Pennsylvania Economy League cites benefits of expanding Medicaid
Expanding the state's Medicaid program, as called for by the federal health care reform law, would produce $4.4 billion in savings over 10 years for the state, according to an economic analysis released Friday by the Pennsylvania Economy League.
The savings would be achieved by shifting people receiving state-funded health coverage onto the federal insurance program for the poor, and by providing coverage to uninsured people who rack up medical bills that the state ends up covering, said the league, a statewide public policy research organization with offices in Philadelphia, Harrisburg and Pittsburgh.
“This analysis is focused on the decision in front of the state government right now: whether to accept the Medicaid expansion and the substantial federal funding that comes with that decision, or not,” Steve Wray, managing director of league, said in a written statement. “Our analysis shows that the federal funding that accompanies expansion would support expanded employment, expanded economic activity, state program savings and expanded tax revenues for the commonwealth.”
Gov. Tom Corbett has rejected the federal government's offer of paying 100 percent of the bill to expand the program, which would provide coverage to an estimated half a million Pennsylvanians. The Republican governor, who opposed the health care reform law, said he could not risk adding new costs to state taxpayers.
A call to the governor's office Thursday was not immediately returned.
The expansion would inject $32 billion into the economy over 10 years, according to the league's analysis. But federal funds would be reduced over several years from 100 percent in 2014-2016 to 90 percent in 2020 and subsequent years.
Additional spending on medical care for previously uninsured people would lead to thousands of jobs over the next decade, the league said.
Critics have countered that Medicaid expansion would only benefit large hospitals and force an unfair burden onto taxpayers.
“The people economically benefitting are special interest groups, not individuals needing health coverage and working families that will have to foot the bill,” said Jennifer Stefano, spokeswoman in Philadelphia for Americans for Prosperity, a group that advocates for limited government.
Separately, the Pennsylvania Health Access Network, a statewide coalition of groups that advocates for expanding Medicaid, held a series of rallies across the state, including in front of PNC Park, on Thursday urging state officials to take the federal money.
Alex Nixon is a staff writer for Trib Total Media. He can be reached at 412-320-7928 or email@example.com.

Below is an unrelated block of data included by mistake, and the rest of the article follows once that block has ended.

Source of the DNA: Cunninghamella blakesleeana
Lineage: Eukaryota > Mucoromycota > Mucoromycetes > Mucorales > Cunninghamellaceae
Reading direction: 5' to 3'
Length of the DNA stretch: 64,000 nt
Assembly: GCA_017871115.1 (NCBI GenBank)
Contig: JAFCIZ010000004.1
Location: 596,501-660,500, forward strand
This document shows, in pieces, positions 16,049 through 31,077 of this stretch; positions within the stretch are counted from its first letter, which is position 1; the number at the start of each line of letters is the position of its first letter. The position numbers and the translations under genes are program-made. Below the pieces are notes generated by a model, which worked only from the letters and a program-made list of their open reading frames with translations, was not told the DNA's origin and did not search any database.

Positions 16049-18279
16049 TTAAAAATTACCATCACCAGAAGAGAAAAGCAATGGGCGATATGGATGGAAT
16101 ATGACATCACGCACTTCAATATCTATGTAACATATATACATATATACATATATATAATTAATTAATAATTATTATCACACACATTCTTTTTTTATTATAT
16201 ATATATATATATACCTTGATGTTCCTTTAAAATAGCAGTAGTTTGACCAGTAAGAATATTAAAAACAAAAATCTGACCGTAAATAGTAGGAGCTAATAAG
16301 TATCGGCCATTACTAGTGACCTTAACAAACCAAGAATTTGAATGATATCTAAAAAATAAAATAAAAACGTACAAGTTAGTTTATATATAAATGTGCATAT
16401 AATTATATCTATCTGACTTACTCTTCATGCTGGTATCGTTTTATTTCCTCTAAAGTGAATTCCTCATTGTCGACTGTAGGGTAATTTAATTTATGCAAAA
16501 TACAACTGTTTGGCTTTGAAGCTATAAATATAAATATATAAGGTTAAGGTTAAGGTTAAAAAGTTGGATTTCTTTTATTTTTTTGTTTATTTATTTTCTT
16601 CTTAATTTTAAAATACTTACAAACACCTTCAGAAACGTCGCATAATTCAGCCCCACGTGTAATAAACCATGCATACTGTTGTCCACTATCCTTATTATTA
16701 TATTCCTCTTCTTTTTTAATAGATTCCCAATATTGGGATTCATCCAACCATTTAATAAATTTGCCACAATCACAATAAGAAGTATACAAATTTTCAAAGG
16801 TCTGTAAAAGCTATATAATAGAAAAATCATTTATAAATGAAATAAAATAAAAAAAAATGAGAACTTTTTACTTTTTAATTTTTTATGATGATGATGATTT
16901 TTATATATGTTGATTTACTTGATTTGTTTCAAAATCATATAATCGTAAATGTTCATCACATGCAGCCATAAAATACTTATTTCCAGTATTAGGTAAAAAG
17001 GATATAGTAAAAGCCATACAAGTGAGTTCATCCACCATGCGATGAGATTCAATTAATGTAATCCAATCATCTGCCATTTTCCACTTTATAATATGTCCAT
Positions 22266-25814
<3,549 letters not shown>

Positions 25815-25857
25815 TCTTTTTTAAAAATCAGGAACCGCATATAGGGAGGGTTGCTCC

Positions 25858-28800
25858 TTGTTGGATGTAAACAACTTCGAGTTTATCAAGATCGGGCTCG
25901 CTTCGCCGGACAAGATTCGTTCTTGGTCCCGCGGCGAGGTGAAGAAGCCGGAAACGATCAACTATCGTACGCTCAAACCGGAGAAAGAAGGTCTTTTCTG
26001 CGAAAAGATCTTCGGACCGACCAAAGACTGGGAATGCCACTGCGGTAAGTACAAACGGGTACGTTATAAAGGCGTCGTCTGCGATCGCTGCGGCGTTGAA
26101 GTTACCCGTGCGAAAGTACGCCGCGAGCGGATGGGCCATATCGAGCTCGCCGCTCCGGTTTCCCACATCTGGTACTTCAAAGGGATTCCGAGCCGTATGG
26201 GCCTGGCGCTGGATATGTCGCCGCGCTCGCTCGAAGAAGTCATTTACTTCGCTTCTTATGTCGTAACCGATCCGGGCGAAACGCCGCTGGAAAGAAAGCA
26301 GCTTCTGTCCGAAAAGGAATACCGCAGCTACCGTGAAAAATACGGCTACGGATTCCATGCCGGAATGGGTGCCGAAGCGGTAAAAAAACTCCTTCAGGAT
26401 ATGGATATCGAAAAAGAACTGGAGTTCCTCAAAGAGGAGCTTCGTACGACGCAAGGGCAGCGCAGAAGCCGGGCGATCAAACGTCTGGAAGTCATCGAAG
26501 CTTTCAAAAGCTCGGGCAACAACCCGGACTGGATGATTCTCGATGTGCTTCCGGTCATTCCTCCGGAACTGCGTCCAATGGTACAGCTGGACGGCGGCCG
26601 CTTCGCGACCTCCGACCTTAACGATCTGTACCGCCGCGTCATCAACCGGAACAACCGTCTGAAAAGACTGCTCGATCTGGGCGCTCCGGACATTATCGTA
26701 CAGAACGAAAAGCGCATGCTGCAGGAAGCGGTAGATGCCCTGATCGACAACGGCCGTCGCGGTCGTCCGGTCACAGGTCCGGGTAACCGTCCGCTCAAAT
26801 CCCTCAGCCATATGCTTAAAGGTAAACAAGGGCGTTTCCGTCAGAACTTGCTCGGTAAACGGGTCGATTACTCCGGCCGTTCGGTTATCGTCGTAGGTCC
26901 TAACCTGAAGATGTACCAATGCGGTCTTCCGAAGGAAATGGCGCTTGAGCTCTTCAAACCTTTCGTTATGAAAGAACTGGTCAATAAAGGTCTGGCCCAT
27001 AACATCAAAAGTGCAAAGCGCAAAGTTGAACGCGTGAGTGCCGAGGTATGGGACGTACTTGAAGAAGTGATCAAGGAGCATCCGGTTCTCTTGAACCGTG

Add Alex Nixon to your Google+ circles.
Show commenting policy
TribLive commenting policy
You are solely responsible for your comments and by using TribLive.com you agree to our Terms of Service.
We moderate comments. Our goal is to provide substantive commentary for a general readership. By screening submissions, we provide a space where readers can share intelligent and informed commentary that enhances the quality of our news and information.
While most comments will be posted if they are on-topic and not abusive, moderating decisions are subjective. We will make them as carefully and consistently as we can. Because of the volume of reader comments, we cannot review individual moderation decisions with readers.
We value thoughtful comments representing a range of views that make their point quickly and politely. We make an effort to protect discussions from repeated comments either by the same reader or different readers.
We follow the same standards for taste as the daily newspaper. A few things we won't tolerate: personal attacks, obscenity, vulgarity, profanity (including expletives and letters followed by dashes), commercial promotion, impersonations, incoherence, proselytizing and SHOUTING. Don't include URLs to Web sites.
We do not edit comments. They are either approved or deleted. We reserve the right to edit a comment that is quoted or excerpted in an article. In this case, we may fix spelling and punctuation.
We welcome strong opinions and criticism of our work, but we don't want comments to become bogged down with discussions of our policies and we will moderate accordingly.
We appreciate it when readers and people quoted in articles or blog posts point out errors of fact or emphasis and will investigate all assertions. But these suggestions should be sent via e-mail. To avoid distracting other readers, we won't publish comments that suggest a correction. Instead, corrections will be made in a blog post or in an article.
- Stocks snap losing streak as ECB reveals stimulus start date
- Worker productivity falls faster than estimated; labor costs rise
- Cleveland district, including Pittsburgh, shows moderate economic growth in latest Beige Book report from Fed
- Esmark sues Slovakian businessman for $100M, alleges sabotaged deal
- Sales, profit rebound as American Eagle Outfitters returns to roots
- Exxon CEO: Low oil prices here to stay
- McDonald’s to ban chicken suppliers from antibiotics used in human medicine
- Mylan closes $5.3B tax-lowering deal with Abbott Labs
- Impact fees garner support from state community leaders
- Stocks fall further from record highs
- Toyota Mirai to run on hydrogen fuel cells, widen green-vehicle divide